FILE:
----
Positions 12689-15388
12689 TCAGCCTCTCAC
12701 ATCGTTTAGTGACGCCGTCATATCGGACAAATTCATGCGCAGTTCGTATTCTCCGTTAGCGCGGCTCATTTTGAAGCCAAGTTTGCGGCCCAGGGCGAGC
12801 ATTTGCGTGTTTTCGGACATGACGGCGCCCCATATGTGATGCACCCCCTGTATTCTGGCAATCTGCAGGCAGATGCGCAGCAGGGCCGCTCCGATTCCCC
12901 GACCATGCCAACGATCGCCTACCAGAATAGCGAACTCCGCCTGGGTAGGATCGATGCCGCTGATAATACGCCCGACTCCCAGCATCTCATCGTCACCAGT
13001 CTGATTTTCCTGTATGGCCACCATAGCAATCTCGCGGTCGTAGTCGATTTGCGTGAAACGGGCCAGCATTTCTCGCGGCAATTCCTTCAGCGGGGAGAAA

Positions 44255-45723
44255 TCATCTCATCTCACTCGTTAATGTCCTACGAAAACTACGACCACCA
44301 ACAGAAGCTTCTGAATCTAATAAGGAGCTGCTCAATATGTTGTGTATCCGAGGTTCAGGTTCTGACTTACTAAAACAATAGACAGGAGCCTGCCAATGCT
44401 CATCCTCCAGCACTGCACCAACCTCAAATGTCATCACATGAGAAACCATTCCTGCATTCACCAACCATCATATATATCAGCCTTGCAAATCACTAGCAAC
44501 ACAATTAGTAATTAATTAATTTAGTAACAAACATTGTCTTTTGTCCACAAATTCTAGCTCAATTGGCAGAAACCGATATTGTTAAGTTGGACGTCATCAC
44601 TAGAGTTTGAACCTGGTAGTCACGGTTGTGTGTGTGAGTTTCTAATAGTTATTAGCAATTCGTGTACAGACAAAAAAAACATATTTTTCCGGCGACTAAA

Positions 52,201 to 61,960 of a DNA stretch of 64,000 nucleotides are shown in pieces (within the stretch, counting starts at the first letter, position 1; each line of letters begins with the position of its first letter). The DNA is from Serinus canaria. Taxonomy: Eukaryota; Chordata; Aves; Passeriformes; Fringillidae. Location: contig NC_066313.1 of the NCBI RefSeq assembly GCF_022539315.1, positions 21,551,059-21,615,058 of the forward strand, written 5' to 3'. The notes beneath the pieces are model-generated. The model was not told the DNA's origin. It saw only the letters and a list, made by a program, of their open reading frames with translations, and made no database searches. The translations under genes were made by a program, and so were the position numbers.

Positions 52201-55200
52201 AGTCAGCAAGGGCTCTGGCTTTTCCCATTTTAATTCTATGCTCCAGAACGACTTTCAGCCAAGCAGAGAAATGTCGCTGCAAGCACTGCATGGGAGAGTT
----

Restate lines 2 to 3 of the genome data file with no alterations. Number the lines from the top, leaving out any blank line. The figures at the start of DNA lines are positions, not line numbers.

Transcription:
12689 TCAGCCTCTCAC
12701 ATCGTTTAGTGACGCCGTCATATCGGACAAATTCATGCGCAGTTCGTATTCTCCGTTAGCGCGGCTCATTTTGAAGCCAAGTTTGCGGCCCAGGGCGAGC